In addition to the potential benefits, some studies have raised concerns regarding possible risks of pickled foods. A meta-analysis of 60 studies found an approximately 50% increase in risk of gastric cancer in those who consumed pickled vegetables or pickled foods compared with those who didn't consume pickled vegetables or foods or those in the lowest consumption category.16 In addition, a meta-analysis of observational studies found that consumption of pickled vegetables was associated with a two-fold increased risk of esophageal cancer.17

Global Impact and Consumption
Despite the concerns, it's believed that fermented foods may play a role in helping improve food security in developing countries. The fermentation process requires little energy and reduces the need for refrigeration and expensive canning processes, allowing the introduction of more fruits and vegetables to areas where these nutrient-rich foods may not be accessible year-round.15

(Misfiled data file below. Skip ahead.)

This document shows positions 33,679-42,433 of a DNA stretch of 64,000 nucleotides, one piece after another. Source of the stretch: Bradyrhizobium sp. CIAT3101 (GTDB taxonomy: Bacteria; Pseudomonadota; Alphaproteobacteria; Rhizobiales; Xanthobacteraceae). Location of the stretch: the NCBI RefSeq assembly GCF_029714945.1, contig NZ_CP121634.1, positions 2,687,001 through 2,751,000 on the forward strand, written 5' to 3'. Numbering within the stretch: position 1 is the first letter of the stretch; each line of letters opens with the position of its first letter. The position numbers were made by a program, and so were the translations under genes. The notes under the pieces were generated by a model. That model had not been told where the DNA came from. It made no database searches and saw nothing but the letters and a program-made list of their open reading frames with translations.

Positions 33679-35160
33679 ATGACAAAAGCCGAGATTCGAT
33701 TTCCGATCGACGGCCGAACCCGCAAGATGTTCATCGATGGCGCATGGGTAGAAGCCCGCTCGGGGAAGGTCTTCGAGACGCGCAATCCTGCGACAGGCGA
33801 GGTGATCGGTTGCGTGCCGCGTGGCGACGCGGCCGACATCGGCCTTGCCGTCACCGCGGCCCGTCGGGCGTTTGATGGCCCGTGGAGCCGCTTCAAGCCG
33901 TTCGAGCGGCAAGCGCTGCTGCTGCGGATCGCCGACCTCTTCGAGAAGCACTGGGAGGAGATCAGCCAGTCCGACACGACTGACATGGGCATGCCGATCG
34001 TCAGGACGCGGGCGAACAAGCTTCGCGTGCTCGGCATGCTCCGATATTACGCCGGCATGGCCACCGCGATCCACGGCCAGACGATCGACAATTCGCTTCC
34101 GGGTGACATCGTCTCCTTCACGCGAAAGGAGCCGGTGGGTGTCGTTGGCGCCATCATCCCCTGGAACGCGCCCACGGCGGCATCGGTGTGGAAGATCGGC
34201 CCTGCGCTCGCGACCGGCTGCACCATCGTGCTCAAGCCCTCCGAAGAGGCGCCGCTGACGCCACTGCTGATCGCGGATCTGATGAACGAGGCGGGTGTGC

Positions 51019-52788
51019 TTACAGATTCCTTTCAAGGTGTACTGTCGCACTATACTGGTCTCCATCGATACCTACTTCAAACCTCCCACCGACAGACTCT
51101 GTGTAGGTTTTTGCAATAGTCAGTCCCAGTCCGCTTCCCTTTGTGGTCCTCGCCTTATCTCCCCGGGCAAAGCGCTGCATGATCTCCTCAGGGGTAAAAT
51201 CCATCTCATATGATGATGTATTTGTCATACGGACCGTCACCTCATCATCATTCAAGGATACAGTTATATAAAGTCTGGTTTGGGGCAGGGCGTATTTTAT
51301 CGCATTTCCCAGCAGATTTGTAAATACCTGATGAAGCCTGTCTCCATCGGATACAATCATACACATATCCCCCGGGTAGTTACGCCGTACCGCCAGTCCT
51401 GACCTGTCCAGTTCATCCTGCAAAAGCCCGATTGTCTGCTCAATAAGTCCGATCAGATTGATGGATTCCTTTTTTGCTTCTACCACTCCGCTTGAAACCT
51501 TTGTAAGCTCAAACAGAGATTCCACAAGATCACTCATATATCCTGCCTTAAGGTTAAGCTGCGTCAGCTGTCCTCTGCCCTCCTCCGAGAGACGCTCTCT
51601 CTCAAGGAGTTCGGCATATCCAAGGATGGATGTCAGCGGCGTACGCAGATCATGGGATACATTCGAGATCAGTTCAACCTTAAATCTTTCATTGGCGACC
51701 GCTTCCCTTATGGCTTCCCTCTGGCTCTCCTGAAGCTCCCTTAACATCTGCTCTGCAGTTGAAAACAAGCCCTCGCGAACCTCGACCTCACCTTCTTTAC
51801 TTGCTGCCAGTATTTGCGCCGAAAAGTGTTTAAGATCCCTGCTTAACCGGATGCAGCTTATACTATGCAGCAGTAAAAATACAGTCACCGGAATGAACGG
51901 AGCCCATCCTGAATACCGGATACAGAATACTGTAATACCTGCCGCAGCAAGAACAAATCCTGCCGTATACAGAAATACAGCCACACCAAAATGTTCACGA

In Germany, sauerkraut often is served with bratwurst or alongside schupfnudel, a gnocchi-like potato dumpling. In Poland, bigos, a traditional stew, features meat cooked with vegetables and sauerkraut, and sauerkraut is one of the most popular fillings for Polish pierogi.18 Jota, a Slovenian soup, traditionally contains beans, potatoes, and sauerkraut. The French put their own spin on choucroute (the French word for sauerkraut) by adding potatoes, and it's often served with various meats and charcuterie. Visit New York and you might have a New York-style hot dog topped with spicy brown mustard and sauerkraut, or a Reuben sandwich filled with corned beef, Swiss cheese, sauerkraut, and Russian dressing.